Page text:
Constant predictions that its elderly electorate is dying out never quite seem to come true.  Perhaps, in a phenomenon not unknown in other countries, Russian voters tend to turn to the Communists as they grow older.

Vladimir Putin’s overwhelming popularity – especially amongst working class Russians who might otherwise be expected to be attracted to the Communist Party and its programme – makes it difficult to gauge the level of potential support for the Communist Party in Russia.

However the outcome of this election does make me wonder whether when Putin is finally gone a more dynamically led Communist Party with a younger and more convincing leadership might once again become a serious political force in Russia.

I would add that in contrast to Vladimir Zhirinovsky’s LDPR (see below) the Communist Party does seem to have potential leaders in waiting who might one day come forward to lead the party, and my impression from a trip I took to Perm in 2015 is that the Communist Party or at least the ideas that are associated with it may have a greater appeal amongst young Russians than is generally realised.

My trip to Perm however also showed me what an incoherent and disorganised force the Communist Party presently is at grassroots level, a fact which its decision to pick Grudinin as its candidate also shows.

If the Communist Party ever seriously aims to win the full level of its potential support in an election then it must undertake a radical overhaul not just of its leadership but also of its organisation.  That may be more than it is capable of.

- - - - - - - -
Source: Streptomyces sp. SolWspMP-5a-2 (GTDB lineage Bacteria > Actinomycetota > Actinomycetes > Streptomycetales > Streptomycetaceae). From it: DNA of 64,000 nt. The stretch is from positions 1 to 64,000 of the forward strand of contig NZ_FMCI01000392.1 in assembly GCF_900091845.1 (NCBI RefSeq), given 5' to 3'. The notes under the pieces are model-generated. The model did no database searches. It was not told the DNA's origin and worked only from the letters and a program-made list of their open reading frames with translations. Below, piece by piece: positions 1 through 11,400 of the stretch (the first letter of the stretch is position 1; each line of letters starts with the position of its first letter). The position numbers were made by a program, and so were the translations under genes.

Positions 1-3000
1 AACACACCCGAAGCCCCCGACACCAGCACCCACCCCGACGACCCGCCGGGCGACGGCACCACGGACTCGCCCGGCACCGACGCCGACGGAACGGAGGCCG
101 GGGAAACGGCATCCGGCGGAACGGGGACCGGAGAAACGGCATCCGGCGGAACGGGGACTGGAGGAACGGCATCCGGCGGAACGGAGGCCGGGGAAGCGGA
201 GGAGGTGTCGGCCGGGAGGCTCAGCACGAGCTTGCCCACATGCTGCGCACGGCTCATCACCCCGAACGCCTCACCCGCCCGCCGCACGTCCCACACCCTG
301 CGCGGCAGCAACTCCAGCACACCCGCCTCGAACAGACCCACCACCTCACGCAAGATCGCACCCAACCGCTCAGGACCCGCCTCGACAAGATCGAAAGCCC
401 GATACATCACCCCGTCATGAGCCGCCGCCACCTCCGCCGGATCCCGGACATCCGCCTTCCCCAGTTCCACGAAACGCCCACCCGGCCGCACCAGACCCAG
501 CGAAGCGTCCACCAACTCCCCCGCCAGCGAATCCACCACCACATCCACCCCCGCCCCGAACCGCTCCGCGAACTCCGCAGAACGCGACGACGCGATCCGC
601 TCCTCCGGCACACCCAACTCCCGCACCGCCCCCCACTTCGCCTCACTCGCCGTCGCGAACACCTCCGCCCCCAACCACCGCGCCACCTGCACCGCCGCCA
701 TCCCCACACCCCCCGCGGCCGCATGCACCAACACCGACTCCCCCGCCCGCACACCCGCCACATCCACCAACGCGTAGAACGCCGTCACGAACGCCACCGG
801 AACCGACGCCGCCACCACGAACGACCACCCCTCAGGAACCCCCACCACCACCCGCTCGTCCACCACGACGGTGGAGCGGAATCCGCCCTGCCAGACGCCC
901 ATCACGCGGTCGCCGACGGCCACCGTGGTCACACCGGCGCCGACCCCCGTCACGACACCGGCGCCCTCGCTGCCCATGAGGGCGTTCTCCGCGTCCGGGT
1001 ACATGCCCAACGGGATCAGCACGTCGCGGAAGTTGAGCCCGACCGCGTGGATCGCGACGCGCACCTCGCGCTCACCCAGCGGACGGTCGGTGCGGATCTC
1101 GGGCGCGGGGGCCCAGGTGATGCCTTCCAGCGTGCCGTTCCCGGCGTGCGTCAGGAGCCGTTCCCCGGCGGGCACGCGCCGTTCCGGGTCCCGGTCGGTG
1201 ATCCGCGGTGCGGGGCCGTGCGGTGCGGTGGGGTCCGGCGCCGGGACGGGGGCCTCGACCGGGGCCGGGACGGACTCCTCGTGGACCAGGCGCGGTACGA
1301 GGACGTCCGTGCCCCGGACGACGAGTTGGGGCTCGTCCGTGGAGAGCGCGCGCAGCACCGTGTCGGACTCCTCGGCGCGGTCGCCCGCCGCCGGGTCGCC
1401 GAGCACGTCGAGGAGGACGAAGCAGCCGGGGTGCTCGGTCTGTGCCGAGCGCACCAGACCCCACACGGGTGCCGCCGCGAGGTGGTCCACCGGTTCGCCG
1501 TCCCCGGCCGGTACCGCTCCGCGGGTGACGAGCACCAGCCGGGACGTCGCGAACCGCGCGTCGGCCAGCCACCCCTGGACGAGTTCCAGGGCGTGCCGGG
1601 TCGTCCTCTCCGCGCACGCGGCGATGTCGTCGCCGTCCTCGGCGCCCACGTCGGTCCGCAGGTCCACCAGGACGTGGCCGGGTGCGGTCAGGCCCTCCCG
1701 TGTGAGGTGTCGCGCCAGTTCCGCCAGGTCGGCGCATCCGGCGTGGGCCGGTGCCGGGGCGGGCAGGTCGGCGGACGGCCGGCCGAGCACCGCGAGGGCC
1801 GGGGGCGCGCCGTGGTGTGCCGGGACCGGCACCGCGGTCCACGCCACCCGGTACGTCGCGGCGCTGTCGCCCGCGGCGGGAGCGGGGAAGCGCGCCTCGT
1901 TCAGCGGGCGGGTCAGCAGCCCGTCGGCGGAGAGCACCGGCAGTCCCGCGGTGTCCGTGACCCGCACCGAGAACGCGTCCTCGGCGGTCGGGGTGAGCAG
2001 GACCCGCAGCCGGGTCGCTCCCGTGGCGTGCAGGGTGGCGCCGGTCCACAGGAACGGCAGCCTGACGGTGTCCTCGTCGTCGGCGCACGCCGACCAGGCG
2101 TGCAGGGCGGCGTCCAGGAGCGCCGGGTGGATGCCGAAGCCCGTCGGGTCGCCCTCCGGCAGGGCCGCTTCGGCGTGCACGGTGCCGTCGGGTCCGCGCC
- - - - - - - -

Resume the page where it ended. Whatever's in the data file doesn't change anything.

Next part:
(3) Vladimir Zhirinovsky and the LDPR are (probably) on the way out

The relatively strong showing of Vladimir Zhirinovsky’s LDPR in the 2016 Russian parliamentary elections led many to expect that Zhirinovsky might come second in this election ahead of Grudinin.

That did not happen, and as Zhirinovsky has himself admitted the 6% of the share of the vote he won is a setback for him, even if it is the same share of the vote as the one he scored in the Presidential election of 2012.

It is in fact difficult to imagine a post 2000 Presidential election in Russia that played better to Zhirinovsky’s presumed strengths than the one which has just happened.

At a time of heightened international tension Zhirinovsky was the only opposition candidate with an interest in foreign policy to challenge Putin from an anti-Western patriotic position which might be expected to be popular with patriotically minded Russian voters, who form a very substantial portion of Russia’s electorate.

In the event Zhirinovsky failed to capitalise on this in a Presidential election which looked to offer him not only his best chance to make an impact but also probably his last chance.

Zhirinovsky is now 72.  It is difficult to believe that he can still be a credible candidate in Russia’s next Presidential election in 2024, when he will be 78.

By contrast the support Grudinin received shows that there is a portion of Russia’s electorate which is willing to support whatever candidate the Communist Party proposes, even when that candidate is someone as unconvincing as Grudinin, and that the Communist Party is not therefore just stuck with one candidate.

Zhirinovsky’s Party, the LDPR, is by contrast so much his personal vehicle that it is difficult to imagine who can replace him.

The probability must therefore be that by 2024 both Zhirinovsky and his LDPR will be in eclipse, with the only issue being which other party or candidate picks up his votes.

(3) The liberal candidates did dismally (again)

In the Russian parliamentary elections of 2016 the aggregate share of the vote of all of Russia’s various liberal and quasi liberal parties was 4.1%.

The aggregate share of the vote in this election of all of Russia’s various liberal and quasi liberal candidates was 4.09%.  The liberal candidate who did best was Ksenia Sobchak – once spoken of as Russia’s equivalent of Paris Hilton – who did run an unusually slick campaign but who in the event only won 1.66%.